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Welcome to 2 minute neuroscience, where I simplistically explain neuroscience topics
in 2 minutes or less.
In this installment I will discuss the motor cortex.
The motor cortex is a region of cortex in the frontal lobe that is involved with voluntary
movement.
It is located anterior to a large sulcus called the central sulcus and is often divided into
two major regions: the primary motor cortex and the nonprimary motor cortex.
The primary motor cortex is found in the strip of cortex known as the precentral gyrus, which
is located just anterior to the central sulcus.
The primary motor cortex is arranged such that different parts of the region are associated
with motor control of different parts of the body and thus is said to contain a motor map
of the body.
Most of the neurons that travel from the primary motor cortex carrying signals regarding movement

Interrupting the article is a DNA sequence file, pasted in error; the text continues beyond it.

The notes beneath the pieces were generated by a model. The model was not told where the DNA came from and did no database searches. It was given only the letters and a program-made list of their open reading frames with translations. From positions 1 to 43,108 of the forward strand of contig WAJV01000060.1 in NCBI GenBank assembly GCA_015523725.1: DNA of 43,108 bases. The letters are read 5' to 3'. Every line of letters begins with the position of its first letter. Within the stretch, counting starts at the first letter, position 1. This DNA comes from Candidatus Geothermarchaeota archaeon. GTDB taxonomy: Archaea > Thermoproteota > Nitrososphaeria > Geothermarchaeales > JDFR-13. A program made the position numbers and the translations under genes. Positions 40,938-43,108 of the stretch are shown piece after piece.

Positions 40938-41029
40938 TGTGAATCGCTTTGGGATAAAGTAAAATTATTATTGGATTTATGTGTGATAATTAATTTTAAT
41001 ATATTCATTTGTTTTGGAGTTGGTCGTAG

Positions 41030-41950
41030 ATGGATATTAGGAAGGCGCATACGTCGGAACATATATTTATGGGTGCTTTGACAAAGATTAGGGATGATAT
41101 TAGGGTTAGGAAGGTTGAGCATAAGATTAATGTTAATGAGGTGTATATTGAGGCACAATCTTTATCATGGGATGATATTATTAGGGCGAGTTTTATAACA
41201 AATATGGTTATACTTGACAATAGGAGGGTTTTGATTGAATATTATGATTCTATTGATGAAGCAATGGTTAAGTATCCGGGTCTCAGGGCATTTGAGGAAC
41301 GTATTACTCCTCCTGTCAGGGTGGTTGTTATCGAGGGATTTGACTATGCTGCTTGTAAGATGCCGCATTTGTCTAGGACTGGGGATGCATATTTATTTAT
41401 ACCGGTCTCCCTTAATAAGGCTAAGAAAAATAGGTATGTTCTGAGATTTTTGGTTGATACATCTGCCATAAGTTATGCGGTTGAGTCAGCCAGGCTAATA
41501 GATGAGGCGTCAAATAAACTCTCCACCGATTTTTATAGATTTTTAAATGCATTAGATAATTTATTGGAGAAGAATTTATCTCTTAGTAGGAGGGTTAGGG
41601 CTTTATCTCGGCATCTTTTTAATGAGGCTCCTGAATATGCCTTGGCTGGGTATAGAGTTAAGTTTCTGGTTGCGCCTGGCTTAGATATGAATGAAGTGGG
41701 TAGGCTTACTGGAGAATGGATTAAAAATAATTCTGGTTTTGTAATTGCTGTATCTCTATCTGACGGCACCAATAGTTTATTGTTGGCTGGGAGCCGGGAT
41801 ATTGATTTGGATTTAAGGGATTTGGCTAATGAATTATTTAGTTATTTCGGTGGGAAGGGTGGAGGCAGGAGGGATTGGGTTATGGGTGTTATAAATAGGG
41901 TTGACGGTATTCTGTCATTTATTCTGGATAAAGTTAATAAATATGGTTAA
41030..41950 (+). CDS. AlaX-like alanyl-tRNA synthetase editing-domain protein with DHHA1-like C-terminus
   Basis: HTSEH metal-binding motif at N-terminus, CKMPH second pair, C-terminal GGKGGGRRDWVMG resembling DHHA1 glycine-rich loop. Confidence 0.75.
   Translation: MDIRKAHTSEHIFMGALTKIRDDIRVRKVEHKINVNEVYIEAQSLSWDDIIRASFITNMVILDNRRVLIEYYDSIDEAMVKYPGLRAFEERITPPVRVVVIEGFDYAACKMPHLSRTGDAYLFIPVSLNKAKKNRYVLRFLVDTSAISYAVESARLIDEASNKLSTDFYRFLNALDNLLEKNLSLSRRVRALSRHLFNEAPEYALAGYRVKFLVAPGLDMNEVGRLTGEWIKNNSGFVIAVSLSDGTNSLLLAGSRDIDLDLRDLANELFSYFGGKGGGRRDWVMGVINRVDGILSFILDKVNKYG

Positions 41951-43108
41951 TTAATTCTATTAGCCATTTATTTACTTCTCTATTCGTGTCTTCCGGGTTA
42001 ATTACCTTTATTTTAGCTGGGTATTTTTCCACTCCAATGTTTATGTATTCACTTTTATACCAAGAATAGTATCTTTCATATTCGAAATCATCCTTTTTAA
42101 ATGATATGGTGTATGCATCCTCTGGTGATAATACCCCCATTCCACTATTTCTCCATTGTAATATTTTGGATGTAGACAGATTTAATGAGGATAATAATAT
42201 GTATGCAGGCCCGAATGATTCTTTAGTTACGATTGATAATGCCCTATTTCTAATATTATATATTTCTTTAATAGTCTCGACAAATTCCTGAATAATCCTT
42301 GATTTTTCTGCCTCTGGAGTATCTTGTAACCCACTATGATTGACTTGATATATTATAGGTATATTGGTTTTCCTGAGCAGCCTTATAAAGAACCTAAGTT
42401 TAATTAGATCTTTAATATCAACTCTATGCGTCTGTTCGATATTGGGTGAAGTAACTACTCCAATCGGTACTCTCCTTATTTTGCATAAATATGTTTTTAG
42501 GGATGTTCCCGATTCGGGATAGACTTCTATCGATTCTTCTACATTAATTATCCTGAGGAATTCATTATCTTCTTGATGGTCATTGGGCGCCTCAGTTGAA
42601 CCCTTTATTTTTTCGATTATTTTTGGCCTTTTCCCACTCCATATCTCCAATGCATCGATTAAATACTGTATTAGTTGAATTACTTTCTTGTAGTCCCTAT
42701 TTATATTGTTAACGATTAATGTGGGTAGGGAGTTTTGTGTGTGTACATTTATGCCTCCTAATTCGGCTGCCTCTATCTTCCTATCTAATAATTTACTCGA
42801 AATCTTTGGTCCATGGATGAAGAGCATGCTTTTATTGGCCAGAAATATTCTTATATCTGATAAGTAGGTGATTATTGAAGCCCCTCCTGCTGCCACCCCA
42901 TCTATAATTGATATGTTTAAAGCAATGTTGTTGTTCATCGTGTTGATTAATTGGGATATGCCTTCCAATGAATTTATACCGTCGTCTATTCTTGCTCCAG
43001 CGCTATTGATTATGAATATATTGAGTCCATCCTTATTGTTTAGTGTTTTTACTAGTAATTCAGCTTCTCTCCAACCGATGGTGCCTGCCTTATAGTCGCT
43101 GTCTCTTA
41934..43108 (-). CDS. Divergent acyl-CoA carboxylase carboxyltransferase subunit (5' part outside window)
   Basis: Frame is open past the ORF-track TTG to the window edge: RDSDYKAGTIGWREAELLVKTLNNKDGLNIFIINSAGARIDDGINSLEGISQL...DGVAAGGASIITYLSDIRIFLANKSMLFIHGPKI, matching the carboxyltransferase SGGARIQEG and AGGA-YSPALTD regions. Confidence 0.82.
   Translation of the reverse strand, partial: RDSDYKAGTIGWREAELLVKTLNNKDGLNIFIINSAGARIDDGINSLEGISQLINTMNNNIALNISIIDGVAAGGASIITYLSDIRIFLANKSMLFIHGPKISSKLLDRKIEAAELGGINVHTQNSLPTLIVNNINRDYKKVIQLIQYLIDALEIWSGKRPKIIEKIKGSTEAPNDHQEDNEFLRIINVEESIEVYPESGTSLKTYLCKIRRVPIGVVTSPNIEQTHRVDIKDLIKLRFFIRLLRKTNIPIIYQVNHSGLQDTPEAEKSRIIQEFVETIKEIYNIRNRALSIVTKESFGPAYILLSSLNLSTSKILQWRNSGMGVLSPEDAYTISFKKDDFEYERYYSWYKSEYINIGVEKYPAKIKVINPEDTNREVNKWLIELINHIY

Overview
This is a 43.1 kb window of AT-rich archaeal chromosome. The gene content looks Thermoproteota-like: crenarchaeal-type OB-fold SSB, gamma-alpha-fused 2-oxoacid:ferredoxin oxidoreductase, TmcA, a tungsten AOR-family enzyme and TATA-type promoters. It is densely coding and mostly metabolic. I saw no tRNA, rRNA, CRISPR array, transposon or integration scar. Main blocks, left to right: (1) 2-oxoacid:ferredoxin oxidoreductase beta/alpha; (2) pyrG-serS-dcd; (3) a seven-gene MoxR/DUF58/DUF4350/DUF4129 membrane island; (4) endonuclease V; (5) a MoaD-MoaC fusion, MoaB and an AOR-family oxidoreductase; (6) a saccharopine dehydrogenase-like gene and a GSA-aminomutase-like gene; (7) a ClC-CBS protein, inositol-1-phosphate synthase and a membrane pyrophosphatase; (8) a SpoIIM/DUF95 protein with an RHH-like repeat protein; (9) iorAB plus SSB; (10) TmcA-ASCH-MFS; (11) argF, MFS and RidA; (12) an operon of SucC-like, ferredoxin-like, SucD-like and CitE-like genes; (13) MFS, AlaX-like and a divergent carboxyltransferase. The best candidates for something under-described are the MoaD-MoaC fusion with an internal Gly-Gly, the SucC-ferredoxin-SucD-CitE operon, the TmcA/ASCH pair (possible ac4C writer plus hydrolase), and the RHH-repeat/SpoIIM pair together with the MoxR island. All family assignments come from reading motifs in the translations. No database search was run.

will enter one of two major motor pathways: the corticospinal or corticobulbar tracts.
The corticospinal tract carries movement-related signals to the spinal cord to cause movement
of the body, while the corticobulbar tract carries signals to the brainstem to cause
movement of the head, neck, and face.
The nonprimary motor cortex is often divided into two main regions: the supplementary motor
cortex and the premotor cortex.
Although the functions of these areas are not well understood, it is thought the supplementary
motor cortex may be involved with the execution of sequences of movement, the attainment of
motor skills, and the selection of movements based on incoming sensory information.
The premotor cortex contributes about 30% of the neurons that enter the corticospinal
tract, but seems to be more active during the planning of, rather than the execution
of, movements.